Financial compensation by the wrong doer - and there is no reason to assume that it is only a man who can change his mind about a relationship - rather than personalized slurring would be a much more humane and effective means to deal with desertion. It is certainly regressive, not to mention humiliating, to assume that it is always a woman who can be "victim." Furthermore, every child - irrespective of whether s/he was born in or out of wedlock - has the right to financial support from both parents. In the event that the father disavows that responsibility he should be forced to fulfill his responsibilities by legal force. But isn’t the Calcutta High Court’s ruling a stigmatizing of the child since her conception has now been labeled as an act of rape?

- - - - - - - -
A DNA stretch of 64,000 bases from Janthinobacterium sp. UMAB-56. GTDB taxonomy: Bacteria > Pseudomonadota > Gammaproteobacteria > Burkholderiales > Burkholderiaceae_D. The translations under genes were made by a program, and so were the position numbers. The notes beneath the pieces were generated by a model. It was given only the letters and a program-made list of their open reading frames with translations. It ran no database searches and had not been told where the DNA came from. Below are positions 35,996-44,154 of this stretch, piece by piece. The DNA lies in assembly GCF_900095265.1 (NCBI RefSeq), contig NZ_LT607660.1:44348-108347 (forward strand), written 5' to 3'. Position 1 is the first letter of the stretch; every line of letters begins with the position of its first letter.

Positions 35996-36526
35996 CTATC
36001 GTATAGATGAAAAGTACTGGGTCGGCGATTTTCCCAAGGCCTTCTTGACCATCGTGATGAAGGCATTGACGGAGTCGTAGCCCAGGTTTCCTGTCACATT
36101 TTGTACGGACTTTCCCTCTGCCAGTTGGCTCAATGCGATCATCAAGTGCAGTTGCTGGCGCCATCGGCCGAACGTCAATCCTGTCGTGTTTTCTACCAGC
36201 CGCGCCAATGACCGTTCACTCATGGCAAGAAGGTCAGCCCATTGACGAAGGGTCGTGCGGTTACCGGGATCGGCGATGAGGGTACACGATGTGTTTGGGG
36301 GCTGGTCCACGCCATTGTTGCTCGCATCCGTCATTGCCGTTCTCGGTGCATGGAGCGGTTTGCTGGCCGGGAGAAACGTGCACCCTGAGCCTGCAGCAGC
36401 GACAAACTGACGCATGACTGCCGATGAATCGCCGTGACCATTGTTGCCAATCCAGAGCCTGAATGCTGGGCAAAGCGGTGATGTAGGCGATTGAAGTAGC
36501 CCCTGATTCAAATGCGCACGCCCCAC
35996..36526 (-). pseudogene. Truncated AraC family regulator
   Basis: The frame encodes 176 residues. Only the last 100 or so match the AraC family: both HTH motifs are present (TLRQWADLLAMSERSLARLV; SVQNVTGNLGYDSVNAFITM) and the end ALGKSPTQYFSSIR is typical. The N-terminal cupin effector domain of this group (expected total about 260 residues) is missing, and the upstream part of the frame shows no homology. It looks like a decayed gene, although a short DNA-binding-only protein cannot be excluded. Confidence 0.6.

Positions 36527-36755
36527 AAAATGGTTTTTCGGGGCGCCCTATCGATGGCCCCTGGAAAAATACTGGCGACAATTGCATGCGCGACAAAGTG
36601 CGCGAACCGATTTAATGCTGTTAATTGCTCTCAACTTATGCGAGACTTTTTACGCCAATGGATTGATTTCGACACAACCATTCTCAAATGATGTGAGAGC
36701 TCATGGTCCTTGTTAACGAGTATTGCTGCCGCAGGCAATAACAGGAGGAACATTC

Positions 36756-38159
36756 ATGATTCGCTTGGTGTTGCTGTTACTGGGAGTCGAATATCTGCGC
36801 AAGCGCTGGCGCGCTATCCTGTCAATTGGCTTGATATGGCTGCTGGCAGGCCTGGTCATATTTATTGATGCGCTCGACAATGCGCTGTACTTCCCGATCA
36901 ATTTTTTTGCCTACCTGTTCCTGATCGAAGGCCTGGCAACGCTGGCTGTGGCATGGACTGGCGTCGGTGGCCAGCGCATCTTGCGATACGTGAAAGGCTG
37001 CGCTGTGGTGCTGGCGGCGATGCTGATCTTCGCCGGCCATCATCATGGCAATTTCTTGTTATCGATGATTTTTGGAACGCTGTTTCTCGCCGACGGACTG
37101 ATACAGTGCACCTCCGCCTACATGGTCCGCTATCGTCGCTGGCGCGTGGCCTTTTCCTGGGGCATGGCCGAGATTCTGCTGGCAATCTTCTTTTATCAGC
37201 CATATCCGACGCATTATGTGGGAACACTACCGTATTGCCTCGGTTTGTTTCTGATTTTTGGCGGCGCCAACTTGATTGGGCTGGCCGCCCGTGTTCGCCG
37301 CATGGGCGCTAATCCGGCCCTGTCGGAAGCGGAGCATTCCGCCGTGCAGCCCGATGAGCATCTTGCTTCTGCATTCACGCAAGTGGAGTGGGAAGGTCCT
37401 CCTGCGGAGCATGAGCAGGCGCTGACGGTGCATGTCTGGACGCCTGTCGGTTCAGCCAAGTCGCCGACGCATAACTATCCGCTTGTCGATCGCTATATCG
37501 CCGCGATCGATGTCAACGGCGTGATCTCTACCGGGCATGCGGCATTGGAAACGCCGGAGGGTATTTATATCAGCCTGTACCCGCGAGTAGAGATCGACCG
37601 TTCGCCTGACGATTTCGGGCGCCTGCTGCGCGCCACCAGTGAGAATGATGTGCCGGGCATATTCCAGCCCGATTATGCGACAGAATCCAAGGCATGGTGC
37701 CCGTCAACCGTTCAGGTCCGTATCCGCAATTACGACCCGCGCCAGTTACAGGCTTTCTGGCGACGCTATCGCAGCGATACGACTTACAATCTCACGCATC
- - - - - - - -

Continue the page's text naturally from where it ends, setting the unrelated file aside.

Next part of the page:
Equal opportunity feminism does not reduce women into mere objects whose only means of empowerment is through marriage arranged by the power of the state. If that is what our judiciary rules, the struggle of the legal apparatus of the Indian state has insulted Indian feminism.
Rochona Majumdar is Collegiate Assistant Professor and Harper Fellow at the University of Chicago